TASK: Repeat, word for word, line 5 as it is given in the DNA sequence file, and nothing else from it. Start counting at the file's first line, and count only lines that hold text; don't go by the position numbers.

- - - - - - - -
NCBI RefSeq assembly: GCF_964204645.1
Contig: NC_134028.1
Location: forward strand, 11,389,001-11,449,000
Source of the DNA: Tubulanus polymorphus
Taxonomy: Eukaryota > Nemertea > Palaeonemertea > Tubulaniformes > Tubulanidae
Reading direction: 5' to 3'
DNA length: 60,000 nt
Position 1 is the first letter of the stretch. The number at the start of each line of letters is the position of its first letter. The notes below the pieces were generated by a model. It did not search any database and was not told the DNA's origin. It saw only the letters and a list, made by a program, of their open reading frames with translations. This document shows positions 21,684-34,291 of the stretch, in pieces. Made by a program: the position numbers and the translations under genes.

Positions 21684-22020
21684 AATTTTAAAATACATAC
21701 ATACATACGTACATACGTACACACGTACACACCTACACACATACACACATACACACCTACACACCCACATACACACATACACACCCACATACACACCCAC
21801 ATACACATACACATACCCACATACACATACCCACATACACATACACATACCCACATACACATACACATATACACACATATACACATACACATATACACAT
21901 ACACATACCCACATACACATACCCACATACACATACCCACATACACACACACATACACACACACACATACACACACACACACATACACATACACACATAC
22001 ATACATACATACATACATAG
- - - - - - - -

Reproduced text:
Taxonomy: Eukaryota > Nemertea > Palaeonemertea > Tubulaniformes > Tubulanidae